According to research conducted by Savills, Singapore and Dubai will top the world’s price charts in the coming year. the most expensive homes properties located in these two cities expected to rise in 6%-7.9% on a yearly basis. “Both locations will witness steady flow of high-net-worth people However, they will be impacted by more expensive interest rates or other economic challenges,” Savills’ report states. Savills report states.
Marina View Residences price bid came just S$101 above the amount the group had applied for the Marina View Residences to be released on the government’s reserve list.
“Moving to 2023 in Singapore, the most sought-after residential market is in an environment that has seen a few new launches. Since the borders have been opened in China for travel outbound there is a chance for this sector of the market for private residences to perform better than the other segments is extremely high,” claims Alan Cheong, executive director of research and consulting of Savills Singapore.
Miami and Miami in Miami in the US as well as Milan and Milan in Italy are positioned to claim the third place with a predicted price increase in the range of 4%-5.9% y-o-y in 2023. In the meantime, Cape Town in South Africa, Rome in Italy as well as Kuala Lumpur in Malaysia could have prices rise by 2%-3.9% on a yearly basis in the coming year.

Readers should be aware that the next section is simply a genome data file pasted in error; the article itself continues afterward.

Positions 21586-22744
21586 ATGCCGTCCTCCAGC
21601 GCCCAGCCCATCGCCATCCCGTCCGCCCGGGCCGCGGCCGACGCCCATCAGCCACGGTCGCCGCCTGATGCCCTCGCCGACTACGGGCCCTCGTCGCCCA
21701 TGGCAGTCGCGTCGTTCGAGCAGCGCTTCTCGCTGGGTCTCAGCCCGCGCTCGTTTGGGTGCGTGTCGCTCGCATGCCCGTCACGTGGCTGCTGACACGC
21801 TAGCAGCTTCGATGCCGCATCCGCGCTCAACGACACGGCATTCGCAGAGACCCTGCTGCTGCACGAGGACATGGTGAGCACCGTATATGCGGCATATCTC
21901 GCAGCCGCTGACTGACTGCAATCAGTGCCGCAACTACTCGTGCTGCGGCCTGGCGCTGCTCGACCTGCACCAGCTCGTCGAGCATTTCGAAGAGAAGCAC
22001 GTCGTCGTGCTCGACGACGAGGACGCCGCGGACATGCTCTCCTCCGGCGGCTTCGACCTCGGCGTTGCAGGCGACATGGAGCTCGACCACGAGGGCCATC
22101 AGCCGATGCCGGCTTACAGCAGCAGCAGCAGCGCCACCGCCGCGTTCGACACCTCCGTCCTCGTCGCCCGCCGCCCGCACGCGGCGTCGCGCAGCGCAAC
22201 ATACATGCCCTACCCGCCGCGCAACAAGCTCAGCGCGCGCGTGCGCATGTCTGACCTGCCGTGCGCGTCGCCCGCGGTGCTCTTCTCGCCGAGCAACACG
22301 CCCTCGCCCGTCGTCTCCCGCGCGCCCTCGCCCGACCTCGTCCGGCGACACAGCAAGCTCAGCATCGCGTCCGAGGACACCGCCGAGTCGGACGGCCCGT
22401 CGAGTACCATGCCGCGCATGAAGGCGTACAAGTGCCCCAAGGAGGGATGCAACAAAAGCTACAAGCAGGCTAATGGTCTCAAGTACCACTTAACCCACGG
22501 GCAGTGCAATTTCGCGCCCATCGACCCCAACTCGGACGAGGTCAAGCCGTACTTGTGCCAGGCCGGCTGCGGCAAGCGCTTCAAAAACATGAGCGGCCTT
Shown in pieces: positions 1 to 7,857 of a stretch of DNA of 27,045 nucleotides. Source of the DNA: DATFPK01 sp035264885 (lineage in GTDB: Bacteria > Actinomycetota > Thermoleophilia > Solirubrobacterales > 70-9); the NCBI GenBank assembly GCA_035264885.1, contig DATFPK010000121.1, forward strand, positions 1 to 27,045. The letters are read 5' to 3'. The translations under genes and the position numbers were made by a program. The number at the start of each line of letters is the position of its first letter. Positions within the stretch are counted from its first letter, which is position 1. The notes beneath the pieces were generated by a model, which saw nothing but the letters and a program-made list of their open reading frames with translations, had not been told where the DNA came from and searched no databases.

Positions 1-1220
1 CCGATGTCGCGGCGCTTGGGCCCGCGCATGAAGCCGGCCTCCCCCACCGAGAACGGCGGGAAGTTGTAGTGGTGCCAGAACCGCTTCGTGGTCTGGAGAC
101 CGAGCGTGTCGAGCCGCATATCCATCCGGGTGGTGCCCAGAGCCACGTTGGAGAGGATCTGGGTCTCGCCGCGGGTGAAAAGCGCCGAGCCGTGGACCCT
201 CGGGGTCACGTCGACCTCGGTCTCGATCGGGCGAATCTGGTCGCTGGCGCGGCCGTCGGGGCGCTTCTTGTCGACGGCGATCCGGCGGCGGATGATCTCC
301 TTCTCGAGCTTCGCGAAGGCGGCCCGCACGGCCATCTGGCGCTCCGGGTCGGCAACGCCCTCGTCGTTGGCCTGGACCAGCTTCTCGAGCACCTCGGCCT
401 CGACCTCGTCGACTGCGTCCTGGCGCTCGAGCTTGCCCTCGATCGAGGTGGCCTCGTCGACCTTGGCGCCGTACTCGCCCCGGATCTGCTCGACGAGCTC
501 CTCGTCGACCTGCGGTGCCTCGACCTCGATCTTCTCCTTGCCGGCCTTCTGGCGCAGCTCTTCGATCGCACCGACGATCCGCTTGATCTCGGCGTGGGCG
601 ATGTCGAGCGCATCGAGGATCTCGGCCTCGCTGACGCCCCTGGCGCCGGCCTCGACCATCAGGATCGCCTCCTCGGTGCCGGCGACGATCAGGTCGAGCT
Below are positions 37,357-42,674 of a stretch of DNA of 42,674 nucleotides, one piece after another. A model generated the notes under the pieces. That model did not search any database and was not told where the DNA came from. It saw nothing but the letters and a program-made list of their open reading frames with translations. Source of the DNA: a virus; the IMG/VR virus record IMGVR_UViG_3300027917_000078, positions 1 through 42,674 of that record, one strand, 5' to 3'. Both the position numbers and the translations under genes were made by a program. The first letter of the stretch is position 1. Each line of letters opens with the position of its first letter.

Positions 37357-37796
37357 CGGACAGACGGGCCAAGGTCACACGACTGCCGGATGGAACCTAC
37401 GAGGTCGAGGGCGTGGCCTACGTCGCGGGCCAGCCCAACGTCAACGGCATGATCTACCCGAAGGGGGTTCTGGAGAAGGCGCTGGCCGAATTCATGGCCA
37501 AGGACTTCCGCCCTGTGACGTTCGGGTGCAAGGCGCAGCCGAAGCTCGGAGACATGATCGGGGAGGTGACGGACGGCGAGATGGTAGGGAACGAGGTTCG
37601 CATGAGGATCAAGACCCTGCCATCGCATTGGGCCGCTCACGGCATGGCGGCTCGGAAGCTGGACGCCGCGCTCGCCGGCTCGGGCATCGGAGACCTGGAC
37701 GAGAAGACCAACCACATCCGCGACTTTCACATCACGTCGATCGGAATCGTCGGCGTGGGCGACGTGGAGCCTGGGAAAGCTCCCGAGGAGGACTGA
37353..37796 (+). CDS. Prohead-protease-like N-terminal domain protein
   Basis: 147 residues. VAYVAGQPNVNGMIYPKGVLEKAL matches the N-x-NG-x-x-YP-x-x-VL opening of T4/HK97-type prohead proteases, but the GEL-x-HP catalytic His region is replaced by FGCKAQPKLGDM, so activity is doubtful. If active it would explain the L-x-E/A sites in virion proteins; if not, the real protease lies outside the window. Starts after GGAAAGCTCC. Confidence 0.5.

The prices of prime homes of Hong Kong were hit hard this year, dropping 8.5%, and the city could see further decreases this year, which range from 7.9%-6%. However, the city is likely to remain among the most expensive market for residential homes worldwide, with prices of $4,070 per square foot.
“Overall most of the most sought-after residential markets in the world are set to see a slowdown in 2023 with an average increase to 0.5% forecast across the 30 cities in the world that are that are monitored by Savills,” the report states.
Based on 30 cities which are tracked by Savills The international firm predicts that 17 will see slow growth in comparison to 2022. Several cities are likely to experience drops. “Recessionary situations, more volatile rates of interest and inflation will impact the residential market’s performance, however the second quarter of the year offers opportunities for growth in the global economy,” said Paul Tostevin the director of Savills global research.